Israel’s ontological ambiguity

Khairi Janbek
Khairi Janbek is a former private adviser to HRH Prince El Hassan bin Talal.
Israel, a country without any geographical strategic depth, had always relied on its military superiority for deterrence, and on its nuclear capability. However, with the fast and rapid changes in military technology, especially missile technology, military power deterrence became a two-edged sword with potential harm to Israel; therefore, a shift in strategic thinking happened there, aiming at creating client political entities and states, or perhaps, friendly states in the region.اضافة اعلان

However, when it comes to its ontological mirror image, Israel remains ambiguous. On the one hand, Israel politicians say that Israel is part of the Middle East, in a politically correct manner, and wish that its Arab neighbors would accept it as part of the region, while on the other hand, Israel sees itself culturally and economically closer to Europe and North America.

It is this particular ambiguity that became the backbone of the post-Oslo agreements. Israel’s idea of peace in the Middle East was based on economics; economic integration, the thinking goes, transcends borders. It was the logical assessment emanating from the process of globalization taking place in Europe and the US, which erases boundaries and cultural zones. But in this particular case, it ignores the most important factor in the Arab-Israeli conflict, the question of occupation and Palestinian national rights, but then again, part of the Israeli mirror image ambiguity is seeing itself as the eastern edge of Europe and the US.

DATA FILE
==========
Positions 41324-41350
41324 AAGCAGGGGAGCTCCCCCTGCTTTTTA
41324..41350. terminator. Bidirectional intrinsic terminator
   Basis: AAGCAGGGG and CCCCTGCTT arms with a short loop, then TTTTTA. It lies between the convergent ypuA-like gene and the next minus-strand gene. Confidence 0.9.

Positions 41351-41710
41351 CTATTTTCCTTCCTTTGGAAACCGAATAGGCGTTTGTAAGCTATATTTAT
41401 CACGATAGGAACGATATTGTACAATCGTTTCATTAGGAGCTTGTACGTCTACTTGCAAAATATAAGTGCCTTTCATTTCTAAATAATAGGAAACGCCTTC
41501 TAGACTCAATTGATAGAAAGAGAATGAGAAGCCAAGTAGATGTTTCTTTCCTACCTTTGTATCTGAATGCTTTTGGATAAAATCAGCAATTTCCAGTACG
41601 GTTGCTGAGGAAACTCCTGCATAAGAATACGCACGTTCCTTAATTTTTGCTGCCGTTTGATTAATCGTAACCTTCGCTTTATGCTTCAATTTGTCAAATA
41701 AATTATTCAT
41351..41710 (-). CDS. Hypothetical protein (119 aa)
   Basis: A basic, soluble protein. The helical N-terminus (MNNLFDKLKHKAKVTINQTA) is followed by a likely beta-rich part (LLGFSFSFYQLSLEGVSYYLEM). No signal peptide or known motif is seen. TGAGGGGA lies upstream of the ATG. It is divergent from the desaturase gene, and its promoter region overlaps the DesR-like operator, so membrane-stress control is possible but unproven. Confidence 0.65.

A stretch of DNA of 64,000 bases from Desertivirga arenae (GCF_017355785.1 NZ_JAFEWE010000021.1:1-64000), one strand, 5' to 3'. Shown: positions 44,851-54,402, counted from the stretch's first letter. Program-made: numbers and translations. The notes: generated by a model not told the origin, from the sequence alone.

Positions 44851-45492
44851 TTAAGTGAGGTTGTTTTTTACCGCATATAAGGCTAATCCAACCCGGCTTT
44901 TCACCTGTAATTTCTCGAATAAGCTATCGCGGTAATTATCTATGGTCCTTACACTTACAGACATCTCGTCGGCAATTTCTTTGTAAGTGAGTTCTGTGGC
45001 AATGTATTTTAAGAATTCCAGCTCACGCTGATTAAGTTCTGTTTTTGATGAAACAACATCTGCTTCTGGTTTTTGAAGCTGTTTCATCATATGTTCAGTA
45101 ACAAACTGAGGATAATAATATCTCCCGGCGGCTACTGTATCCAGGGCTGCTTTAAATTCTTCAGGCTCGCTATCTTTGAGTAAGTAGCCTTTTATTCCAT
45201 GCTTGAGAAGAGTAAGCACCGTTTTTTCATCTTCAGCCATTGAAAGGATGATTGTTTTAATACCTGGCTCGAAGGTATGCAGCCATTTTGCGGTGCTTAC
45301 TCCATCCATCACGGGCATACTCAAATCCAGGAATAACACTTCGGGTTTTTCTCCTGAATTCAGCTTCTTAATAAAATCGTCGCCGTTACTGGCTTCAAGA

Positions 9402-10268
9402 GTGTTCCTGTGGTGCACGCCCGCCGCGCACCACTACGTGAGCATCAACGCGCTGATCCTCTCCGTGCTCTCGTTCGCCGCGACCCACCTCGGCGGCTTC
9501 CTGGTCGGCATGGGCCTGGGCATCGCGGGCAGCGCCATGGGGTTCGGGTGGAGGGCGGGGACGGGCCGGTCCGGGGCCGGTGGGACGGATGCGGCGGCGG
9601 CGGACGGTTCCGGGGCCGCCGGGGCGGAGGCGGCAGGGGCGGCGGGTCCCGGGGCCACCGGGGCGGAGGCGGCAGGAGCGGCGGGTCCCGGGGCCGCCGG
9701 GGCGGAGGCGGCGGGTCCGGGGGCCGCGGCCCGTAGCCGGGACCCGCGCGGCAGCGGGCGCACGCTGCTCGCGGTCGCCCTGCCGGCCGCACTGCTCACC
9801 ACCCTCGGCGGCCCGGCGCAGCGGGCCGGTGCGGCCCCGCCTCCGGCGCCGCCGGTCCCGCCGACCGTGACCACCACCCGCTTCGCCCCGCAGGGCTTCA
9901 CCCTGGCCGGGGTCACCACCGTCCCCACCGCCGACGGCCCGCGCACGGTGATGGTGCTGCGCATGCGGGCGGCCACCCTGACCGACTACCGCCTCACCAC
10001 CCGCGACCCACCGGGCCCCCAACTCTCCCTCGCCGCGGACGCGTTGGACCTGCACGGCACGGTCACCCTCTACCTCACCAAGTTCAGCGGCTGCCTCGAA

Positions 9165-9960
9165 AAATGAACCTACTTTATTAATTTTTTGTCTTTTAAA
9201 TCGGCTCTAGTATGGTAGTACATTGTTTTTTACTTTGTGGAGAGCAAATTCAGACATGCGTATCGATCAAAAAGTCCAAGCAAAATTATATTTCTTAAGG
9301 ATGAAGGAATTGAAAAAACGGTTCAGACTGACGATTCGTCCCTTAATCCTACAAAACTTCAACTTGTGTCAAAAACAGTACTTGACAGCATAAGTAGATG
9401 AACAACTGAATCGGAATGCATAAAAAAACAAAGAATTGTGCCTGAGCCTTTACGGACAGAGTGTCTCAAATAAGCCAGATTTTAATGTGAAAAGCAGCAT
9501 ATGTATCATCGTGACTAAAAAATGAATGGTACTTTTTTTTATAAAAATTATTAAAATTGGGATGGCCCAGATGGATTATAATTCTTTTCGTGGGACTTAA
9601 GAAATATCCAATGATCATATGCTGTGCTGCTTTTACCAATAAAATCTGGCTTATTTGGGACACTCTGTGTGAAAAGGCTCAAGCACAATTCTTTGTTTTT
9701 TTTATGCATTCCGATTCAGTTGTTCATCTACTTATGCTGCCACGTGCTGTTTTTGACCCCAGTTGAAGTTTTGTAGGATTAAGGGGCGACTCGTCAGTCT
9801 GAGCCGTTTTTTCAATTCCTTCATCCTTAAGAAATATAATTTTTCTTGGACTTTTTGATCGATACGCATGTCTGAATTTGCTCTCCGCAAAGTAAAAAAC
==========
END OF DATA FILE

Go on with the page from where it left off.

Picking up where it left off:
In effect, post-Oslo provided Israel with the illusion of opportunity to achieve what it could not throughout the years of conflict with the Arab world, and that is to demonstrate its economic superiority. I say illusion, because this led to a popular Arab backlash, in fear of neo-colonialism, irrespective of any outcome of the peace negotiations between the Palestinians and the Israelis.

Currently, the old Arab rhetoric about Israel being similar to the crusader states of distant history is long gone, and with it the notion of Israel being an external entity to the Middle East, yet realpolitik keeps taking one step forward and two steps backward.

The Israeli ambiguity, which sees itself as part of the Middle East, at least rhetorically, while emphasizing its national identity, has given rise to an image of Israel as isolated and in a unique position, not only in the region but also in the global order.

The setbacks or the slow-pace of realpolitik in the region are always associated with the conundrum of the Middle East, but this is not true; the silence in the region, which one has to listen to, usually Arab silence, speaks louder than anything said or the tone in which it is said, usually for local consumption.

The Israeli ontological ambiguity is similar to the notion of democracy in the world, which sees the replacement of liberal democracy with authoritarian democracy, and that may well bring it closer to the values of its authoritarian Arab neighbors, as the more Israel becomes heterogeneous the more its governments will become more authoritarian, bringing about a modus vivendi with its Arab neighbors, or clients, or friendly states, that overarches the Palestinian problem.

The writer is former private adviser to HRH Prince El Hassan bin Talal.

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